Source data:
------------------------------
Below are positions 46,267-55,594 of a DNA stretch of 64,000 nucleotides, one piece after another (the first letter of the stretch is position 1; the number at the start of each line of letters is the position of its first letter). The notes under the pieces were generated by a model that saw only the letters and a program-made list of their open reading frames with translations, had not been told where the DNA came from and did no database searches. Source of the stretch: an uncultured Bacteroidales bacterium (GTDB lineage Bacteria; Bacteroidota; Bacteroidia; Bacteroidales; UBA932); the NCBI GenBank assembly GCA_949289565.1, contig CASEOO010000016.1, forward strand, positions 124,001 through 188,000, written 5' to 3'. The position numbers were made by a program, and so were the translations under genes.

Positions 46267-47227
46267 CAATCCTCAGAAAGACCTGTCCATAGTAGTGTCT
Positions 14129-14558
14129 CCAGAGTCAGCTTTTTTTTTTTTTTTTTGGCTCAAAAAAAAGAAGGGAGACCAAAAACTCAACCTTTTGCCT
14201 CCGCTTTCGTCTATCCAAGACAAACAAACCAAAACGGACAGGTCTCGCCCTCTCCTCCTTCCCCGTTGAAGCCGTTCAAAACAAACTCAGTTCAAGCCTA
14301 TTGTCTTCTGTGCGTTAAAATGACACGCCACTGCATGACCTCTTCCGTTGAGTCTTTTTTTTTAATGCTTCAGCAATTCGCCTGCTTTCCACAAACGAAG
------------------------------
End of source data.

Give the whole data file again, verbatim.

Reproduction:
Below are positions 46,267-55,594 of a DNA stretch of 64,000 nucleotides, one piece after another (the first letter of the stretch is position 1; the number at the start of each line of letters is the position of its first letter). The notes under the pieces were generated by a model that saw only the letters and a program-made list of their open reading frames with translations, had not been told where the DNA came from and did no database searches. Source of the stretch: an uncultured Bacteroidales bacterium (GTDB lineage Bacteria; Bacteroidota; Bacteroidia; Bacteroidales; UBA932); the NCBI GenBank assembly GCA_949289565.1, contig CASEOO010000016.1, forward strand, positions 124,001 through 188,000, written 5' to 3'. The position numbers were made by a program, and so were the translations under genes.

Positions 46267-47227
46267 CAATCCTCAGAAAGACCTGTCCATAGTAGTGTCT
Positions 14129-14558
14129 CCAGAGTCAGCTTTTTTTTTTTTTTTTTGGCTCAAAAAAAAGAAGGGAGACCAAAAACTCAACCTTTTGCCT
14201 CCGCTTTCGTCTATCCAAGACAAACAAACCAAAACGGACAGGTCTCGCCCTCTCCTCCTTCCCCGTTGAAGCCGTTCAAAACAAACTCAGTTCAAGCCTA
14301 TTGTCTTCTGTGCGTTAAAATGACACGCCACTGCATGACCTCTTCCGTTGAGTCTTTTTTTTTAATGCTTCAGCAATTCGCCTGCTTTCCACAAACGAAG